Orphan crisis a disaster greater than floods/drought

NAMIBIA: Orphan crisis a disaster greater than floods/drought

WFP/Richard Lee

Namibia's HIV/AIDS crisis is expected to worsen the vulnerability of children

CAPRIVI, 4 May 2004 (PLUSNEWS) - Namibia's orphan crisis is set to worsen as HIV/AIDS continues to rob youngsters of their parents and a normal childhood.

When the Zambezi burst its banks and devastated huge areas of Namibia's Caprivi region over the past few weeks it was a repetition on a miniature scale of the vivid human drama of the Mozambican floods four years ago.

But the people in the region face a crisis far greater than the recurring curse of drought followed by floods and another drought. The true disaster remains largely unseen - it has a young face, sometimes even a smiling face.

Orphans don't photograph as well as floods and are not as dramatic as babies being born in trees. They don't look any different from other children, but they are - children orphaned or made vulnerable by HIV/AIDS often go hungry; are forced to become child labourers or sex workers just to get by; lack money for school and healthcare; face trauma and depression; and are at high risk of abuse, exploitation and HIV infection.

Nearly half the population of Caprivi - 43 percent - have HIV/AIDS and more than 20 percent of those aged under 19 have been left orphaned by the disease. There are already around 155,000 orphans in the country, while AIDS has caused Namibian life expectancy to plummet from its peak of 61.3 years in 1995 to just over 40 years today.

Countries with small populations, like Namibia, Lesotho and Swaziland, are particularly vulnerable to the impact of HIV/AIDS. A natural disaster like the recent floods is devastating to those already weakened by the disease, and without proper nutrition their bodies give in far more quickly. Sometimes there is a granny, an uncle, or a sister to look after the children they leave behind, but many are left unprotected and robbed of a normal childhood.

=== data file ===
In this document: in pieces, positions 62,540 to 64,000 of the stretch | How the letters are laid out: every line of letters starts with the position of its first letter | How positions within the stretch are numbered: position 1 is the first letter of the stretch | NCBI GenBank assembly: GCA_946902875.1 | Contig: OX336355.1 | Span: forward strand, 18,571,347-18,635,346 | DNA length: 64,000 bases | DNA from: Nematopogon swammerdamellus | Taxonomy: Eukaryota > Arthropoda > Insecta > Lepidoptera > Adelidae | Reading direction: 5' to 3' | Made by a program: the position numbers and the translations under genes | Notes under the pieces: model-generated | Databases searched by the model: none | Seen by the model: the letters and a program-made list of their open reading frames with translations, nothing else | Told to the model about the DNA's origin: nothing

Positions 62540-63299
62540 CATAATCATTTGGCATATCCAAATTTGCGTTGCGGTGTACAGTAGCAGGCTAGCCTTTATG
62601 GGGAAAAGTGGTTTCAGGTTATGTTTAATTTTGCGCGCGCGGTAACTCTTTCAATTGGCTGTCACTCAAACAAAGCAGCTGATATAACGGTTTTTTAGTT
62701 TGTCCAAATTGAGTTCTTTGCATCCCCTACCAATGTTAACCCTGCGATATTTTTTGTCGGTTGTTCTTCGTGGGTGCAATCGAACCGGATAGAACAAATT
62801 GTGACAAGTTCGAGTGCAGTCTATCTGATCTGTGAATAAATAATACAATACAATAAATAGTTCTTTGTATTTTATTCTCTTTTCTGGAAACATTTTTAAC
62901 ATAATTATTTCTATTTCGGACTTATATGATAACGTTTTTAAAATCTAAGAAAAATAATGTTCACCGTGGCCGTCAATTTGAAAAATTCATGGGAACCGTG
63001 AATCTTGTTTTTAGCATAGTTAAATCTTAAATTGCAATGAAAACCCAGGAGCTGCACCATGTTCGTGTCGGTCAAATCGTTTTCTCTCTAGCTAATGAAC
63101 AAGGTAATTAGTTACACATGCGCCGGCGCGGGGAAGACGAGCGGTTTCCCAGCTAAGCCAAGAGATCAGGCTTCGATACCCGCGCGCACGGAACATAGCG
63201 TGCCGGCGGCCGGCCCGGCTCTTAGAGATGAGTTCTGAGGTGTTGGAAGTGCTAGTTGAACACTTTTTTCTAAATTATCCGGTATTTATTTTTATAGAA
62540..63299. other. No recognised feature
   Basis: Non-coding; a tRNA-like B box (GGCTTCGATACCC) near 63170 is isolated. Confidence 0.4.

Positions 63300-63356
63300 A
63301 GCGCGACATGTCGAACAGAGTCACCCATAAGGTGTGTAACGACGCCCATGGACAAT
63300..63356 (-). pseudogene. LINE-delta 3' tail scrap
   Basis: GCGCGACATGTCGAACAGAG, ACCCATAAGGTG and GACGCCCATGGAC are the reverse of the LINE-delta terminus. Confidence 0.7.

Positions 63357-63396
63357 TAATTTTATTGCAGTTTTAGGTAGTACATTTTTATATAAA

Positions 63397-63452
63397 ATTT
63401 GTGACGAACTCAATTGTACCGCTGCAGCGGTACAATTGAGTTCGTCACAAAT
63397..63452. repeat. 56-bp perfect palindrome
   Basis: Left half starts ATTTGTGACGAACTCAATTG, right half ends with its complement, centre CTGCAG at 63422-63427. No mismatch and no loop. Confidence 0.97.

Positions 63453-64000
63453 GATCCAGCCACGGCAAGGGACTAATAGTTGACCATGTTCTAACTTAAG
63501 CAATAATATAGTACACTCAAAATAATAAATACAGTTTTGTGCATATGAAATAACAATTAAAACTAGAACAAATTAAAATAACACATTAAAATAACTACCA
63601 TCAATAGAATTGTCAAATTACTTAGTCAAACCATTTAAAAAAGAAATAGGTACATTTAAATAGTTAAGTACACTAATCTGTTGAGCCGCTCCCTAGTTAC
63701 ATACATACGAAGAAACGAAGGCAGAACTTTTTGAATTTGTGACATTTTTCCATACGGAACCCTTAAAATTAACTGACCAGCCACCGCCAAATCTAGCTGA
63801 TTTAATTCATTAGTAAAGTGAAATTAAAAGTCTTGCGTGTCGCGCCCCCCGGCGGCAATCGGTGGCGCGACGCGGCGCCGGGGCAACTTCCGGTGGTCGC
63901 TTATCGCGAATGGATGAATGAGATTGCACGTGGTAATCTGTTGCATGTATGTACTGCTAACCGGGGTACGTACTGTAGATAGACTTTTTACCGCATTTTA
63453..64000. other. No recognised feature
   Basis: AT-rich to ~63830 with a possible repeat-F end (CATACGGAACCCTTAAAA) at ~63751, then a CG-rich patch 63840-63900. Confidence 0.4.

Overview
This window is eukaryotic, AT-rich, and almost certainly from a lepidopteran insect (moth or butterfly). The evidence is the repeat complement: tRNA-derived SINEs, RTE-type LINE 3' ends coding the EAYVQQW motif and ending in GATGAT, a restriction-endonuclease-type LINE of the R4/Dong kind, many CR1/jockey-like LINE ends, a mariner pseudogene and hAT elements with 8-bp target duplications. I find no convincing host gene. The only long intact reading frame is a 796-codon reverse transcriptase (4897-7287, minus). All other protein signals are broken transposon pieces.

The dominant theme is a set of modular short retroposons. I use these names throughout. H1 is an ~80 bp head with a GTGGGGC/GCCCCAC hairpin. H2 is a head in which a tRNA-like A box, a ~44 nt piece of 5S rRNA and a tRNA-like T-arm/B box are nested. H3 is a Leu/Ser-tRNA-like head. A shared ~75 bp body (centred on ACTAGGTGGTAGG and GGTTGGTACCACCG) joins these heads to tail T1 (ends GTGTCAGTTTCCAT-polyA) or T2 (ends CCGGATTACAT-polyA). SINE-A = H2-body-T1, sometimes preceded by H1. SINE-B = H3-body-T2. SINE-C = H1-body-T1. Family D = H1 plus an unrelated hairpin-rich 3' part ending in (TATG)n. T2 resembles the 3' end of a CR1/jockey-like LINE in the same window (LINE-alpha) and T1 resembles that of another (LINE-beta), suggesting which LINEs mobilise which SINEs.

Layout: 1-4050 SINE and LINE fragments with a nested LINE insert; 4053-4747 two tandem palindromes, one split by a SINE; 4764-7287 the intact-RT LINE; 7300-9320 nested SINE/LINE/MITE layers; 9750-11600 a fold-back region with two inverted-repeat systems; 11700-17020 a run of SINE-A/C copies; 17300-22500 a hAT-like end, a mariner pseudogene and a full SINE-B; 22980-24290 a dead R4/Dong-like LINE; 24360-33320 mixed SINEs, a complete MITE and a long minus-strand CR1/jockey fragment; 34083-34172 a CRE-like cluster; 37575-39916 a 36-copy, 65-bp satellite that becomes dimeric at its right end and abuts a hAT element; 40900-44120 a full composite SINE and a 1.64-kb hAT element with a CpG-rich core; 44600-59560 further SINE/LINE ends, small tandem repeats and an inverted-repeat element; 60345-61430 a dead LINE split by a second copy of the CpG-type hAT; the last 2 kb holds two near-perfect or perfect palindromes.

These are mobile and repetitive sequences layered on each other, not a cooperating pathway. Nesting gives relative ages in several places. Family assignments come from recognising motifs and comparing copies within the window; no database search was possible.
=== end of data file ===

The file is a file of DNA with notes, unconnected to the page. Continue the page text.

The orphan crisis is unlike anything that has happened before. It is estimated that in just 15 years time, by 2021, some 10 percent of Namibia's entire population will be made up of children orphaned by AIDS.

Their number is growing so rapidly that communities cannot cope. An Orphan Care Centre in Mafuta, a rural community at the eastern end of the Caprivi Strip, has been set up by the Namibian government and the UN Children's Fund (UNICEF).

The caregiver at Mafuta centre, Bridgete Sikute, has been trying to update the list of children in her care. "Officially, there are around 180 orphans in our community," Sikute told PlusNews. "But I think the number is higher than that. Certainly, it is increasing every day."

It is simply beyond Bridgete and 12 other volunteers to even begin tackling the root causes of the orphan crisis in the region - extreme poverty, recurrent drought and floods, and the escalating HIV/ AIDS epidemic.

For now, all they can do is provide care, support and, crucially, food for the orphans in their community. "At home, these children have nothing to eat. That is why we decided to start this centre," says Sikute. "In previous years, orphans stayed in the bush rather than go to school because they were hungry. At least some of them now go to school."

Free primary education and school feeding schemes have been vital to their survival. Sikute is keenly awaiting assistance from a joint emergency relief programme by the Namibian government, UNICEF and the World Food Programme (WFP), due to arrive in May.

The authorities have usually been able to provide enough aid to communities in need, but the scale of the current crisis in northern Namibia has forced the government to request international assistance.

"This is a very bad year - so many children need our help, but we can only feed around half our orphans at the moment. With WFP food aid, we might have enough to give them all at least two meals per day," Sikute explained.

Carol Bellamy, Executive Director of UNICEF, has compared the HIV/AIDS crisis to having all the "hallmarks of a full-scale war. But ... worse, because a war can be ended with far more ease than a pandemic".

"There is no better gauge of its scale and cruelty than the orphan crisis and the shameful inadequacy of the world's response to date," she said recently.

For the people of northern Namibia that analogy is very real. They compare it to the war fought between the South African and Namibian fighters in Angola. "We prayed in that time very, very hard so that the worst could be over," said Marianne Shalumbu, who as chief community liaison officer of the Omusati Region is responsible for managing the orphan crisis. "We do the same now."

With the HIV infection rate growing, the worst of the orphan crisis in the region is yet to come.


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